Advances in the Management of Bacterial Septic Arthritis

Myo M Lynn; Catherine J Mathews


Int J Clin Rheumatol. 2012;7(3):335-342. 

In This Article

Current Treatment of Bacterial Septic Arthritis

Prompt initiation of appropriate antibiotic therapy and drainage of purulent material remains the mainstay of treatment of bacterial septic arthritis.[16] As there are no randomized controlled trials regarding the duration and choice of antibiotic regimen to date, most published guidelines on the initial empirical choice of antibiotic therapy depend on the individual risk factors for the patient, local drug resistance and the geographic variation of pathogens.[16] Treatment regimes need to be modified depending on subsequent identification of organisms. In the UK, 2 weeks duration of initial antibiotic therapy is recommended with follow-up of at least 4 weeks of oral antibiotics. Antibiotics are advised to be continued until symptoms and signs resolve and the inflammatory markers normalize.[23] Table 1 shows a summary of current UK recommendations for initial antibiotic choice in suspected septic arthritis.[23]

In a recent survey of UK-based rheumatologists and orthopedic surgeons (74 rheumatologists and 77 orthopedic surgeons, total 151), the vast majority of clinicians (80% of rheumatologists and 82% of orthopedic surgeons) reported that they would use antibiotics for a minimum of 6 weeks including 2 weeks of intravenous therapy in the treatment of bacterial septic arthritis. The majority would seek microbiological advice to guide their treatment. However, only 7% of rheumatologists and 4% of orthopedic surgeons would continue antibiotics until inflammatory markers normalized.[43]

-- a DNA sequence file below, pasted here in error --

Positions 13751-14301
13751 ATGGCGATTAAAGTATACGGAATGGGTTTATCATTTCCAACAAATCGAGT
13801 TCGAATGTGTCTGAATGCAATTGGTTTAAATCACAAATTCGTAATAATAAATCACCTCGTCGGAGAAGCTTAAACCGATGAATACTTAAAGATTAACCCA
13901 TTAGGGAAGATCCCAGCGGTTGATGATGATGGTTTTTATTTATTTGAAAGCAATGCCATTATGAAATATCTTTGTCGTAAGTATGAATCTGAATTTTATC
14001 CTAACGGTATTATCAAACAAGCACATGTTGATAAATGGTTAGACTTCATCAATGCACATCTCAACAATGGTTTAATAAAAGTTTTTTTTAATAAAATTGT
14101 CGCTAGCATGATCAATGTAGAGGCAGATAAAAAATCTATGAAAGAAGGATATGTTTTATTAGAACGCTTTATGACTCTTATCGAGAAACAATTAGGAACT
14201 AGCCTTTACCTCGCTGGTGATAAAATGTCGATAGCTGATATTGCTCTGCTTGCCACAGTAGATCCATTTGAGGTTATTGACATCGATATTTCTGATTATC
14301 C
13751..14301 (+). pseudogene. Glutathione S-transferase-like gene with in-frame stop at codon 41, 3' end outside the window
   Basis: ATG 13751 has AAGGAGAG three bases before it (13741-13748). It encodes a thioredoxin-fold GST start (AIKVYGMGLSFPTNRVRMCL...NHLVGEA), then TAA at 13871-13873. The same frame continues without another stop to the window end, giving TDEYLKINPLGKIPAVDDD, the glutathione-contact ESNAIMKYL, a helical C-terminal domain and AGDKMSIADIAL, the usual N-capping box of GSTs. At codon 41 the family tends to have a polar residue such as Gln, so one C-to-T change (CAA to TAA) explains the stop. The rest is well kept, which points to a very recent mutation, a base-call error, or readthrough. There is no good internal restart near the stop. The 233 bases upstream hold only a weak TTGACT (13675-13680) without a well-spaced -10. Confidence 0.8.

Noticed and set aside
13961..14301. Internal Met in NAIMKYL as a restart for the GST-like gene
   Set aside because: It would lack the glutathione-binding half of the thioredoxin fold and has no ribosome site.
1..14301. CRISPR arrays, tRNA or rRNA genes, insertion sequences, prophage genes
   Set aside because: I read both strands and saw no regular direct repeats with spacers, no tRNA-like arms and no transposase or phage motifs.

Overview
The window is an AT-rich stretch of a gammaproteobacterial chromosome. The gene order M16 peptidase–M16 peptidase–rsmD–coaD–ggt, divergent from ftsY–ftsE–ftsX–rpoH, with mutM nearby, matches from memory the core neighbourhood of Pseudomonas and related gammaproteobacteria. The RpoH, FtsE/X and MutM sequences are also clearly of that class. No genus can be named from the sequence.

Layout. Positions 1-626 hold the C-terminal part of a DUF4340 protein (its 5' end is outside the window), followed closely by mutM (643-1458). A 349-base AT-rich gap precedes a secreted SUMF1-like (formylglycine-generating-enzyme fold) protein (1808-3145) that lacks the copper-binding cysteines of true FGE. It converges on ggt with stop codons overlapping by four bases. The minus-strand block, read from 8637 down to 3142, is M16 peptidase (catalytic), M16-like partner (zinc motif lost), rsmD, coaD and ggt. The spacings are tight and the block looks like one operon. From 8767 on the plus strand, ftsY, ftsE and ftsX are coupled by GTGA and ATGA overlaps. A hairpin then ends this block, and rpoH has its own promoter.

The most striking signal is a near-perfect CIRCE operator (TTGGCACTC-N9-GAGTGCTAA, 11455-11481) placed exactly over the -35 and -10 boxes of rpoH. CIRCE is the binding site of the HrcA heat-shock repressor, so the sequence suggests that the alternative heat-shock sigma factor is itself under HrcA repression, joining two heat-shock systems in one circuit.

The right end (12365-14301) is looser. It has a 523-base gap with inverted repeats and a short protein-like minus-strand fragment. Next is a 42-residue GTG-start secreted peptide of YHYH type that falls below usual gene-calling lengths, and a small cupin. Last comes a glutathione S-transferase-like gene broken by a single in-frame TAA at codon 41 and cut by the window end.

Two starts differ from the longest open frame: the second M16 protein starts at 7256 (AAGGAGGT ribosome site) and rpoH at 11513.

Combined with antibiotics, removal of septic material from the joint space is mandatory in the management of septic arthritis.[16,44] Either arthroscopic washout, open drainage or repeated closed needle aspiration can be used. According to the UK survey already quoted, 76% of rheumatologists and 65% of orthopedic surgeons would prefer to employ an arthroscopic washout. 22% of rheumatologists and 27% of orthopedic surgeons would prefer closed-needle aspiration. Only a minority of doctors would prefer an open joint washout.[43] In reality, so far, there is no randomized controlled trial with results that can identify which method is superior.[45]


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